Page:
Dutch Euthanasia Cases Up 13 Percent Last Year
August 13, 2010
The number of reported Dutch cases of euthanasia or assisted suicide rose 13 percent last year, the government said on Wednesday, spurring talk of a possible "euthanasia hospital" to help people end their lives. The annual report of the regional commissions that oversee the Netherlands' euthanasia law said there were 2,636 cases in 2009, the vast majority of them euthanasia, or "mercy killing," as opposed to assisted suicide, or helping someone to die.
- That represented about 2 percent of all Dutch deaths last year, based on figures from Statistics Netherlands.
- Of the cases, slightly over 80 percent were cancer patients and more than 80 per cent of the deaths occurred in the patient's home.
- The rise follows a 10.5 percent rise in 2008, bolstering a campaign for more formal facilities to end peoples' lives.
The Dutch Association for a Voluntary End to Life said this week it would begin a legal and practical review into opening an "end-of-life clinic" where all the relevant decisions can be made for a patient's death.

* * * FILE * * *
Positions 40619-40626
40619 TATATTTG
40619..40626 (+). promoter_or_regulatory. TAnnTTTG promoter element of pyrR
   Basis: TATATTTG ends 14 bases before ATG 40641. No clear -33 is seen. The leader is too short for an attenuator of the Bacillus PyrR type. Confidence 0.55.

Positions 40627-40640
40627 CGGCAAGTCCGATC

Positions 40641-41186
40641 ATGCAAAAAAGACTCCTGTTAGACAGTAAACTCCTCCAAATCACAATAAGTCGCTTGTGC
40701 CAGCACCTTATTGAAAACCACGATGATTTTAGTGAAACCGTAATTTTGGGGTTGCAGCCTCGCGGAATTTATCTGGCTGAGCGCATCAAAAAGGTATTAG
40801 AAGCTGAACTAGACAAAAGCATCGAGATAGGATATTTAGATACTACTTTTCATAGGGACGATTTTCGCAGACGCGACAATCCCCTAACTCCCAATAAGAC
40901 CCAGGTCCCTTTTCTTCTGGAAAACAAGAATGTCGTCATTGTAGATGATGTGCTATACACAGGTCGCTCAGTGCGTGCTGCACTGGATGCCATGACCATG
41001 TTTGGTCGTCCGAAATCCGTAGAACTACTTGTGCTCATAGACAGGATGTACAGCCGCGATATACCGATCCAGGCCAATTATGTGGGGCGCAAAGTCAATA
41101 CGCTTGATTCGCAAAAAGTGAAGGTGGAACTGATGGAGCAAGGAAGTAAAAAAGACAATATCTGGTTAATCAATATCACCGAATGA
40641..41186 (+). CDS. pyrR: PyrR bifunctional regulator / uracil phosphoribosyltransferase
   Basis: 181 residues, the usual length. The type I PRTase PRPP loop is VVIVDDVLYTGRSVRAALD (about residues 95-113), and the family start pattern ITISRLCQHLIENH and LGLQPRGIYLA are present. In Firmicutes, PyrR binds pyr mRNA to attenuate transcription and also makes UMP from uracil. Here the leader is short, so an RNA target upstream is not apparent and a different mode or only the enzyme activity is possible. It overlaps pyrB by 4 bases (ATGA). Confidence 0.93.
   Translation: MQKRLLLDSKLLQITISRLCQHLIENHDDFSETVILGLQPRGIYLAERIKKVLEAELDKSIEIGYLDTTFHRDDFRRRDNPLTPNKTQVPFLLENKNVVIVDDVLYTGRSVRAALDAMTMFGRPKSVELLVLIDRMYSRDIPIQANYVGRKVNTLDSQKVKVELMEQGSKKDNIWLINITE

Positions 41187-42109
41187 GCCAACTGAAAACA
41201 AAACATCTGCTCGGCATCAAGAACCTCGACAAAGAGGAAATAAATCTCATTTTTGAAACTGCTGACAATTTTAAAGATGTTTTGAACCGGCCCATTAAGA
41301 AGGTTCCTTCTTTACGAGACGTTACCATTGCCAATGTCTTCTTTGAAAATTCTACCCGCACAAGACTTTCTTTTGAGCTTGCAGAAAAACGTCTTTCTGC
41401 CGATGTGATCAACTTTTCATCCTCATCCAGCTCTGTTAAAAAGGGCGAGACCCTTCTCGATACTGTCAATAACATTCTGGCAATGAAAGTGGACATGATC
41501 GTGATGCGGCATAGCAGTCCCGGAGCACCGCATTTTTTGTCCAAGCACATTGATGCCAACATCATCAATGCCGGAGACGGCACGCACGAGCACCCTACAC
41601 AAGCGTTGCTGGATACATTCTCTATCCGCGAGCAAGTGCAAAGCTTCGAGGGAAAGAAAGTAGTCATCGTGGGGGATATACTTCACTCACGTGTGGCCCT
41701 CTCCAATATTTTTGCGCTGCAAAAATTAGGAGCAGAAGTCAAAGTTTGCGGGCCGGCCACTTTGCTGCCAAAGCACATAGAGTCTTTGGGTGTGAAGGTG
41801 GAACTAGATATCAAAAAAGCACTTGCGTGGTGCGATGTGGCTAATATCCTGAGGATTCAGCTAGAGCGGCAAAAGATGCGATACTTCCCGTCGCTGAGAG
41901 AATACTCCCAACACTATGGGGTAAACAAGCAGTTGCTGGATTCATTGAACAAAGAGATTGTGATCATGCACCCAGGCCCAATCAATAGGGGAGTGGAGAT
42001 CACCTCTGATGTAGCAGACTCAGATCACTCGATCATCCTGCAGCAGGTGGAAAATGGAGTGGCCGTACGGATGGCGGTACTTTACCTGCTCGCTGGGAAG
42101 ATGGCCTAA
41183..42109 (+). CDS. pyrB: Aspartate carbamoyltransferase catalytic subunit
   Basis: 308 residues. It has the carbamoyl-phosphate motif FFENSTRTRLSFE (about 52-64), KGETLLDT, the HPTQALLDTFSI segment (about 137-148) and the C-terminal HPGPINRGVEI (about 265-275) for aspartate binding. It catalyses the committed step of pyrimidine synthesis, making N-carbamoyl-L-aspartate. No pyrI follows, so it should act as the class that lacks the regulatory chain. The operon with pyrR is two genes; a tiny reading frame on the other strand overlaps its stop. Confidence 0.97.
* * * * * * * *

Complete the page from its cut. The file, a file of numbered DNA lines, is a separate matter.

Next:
The association said it was focused in particular on helping people whose conditions fall within the parameters of the euthanasia law but whose doctors are unwilling to help.
Under the law:
- A doctor must make certain that a patient requesting euthanasia or assisted suicide is making a voluntary and informed request, that the patient is suffering unbearably, that the patient is fully informed about the prospects and that the patient has decided there is no alternative.
- A second physician also must examine the patient and give a written opinion that all the criteria have been met.
- The regional commissions are notified of the death after the fact and must decide whether the case met the legal criteria.
In nine cases last year, the report said, the commissions found that doctors had not sufficiently complied with the criteria of due care for their patients.
Doctors that do not comply with the law can be sent to jail for up to 12 years in cases of euthanasia and up to three years for assisted suicide.
The Netherlands was the first country to permit euthanasia for the terminally ill. Switzerland has become better known, though, for its liberal laws on assisted suicide and a "death tourism" industry has developed as a result.
Source: Reuters, "Dutch euthanasia cases up 13 percent last year," The Globe and Mail, August 11, 2010.
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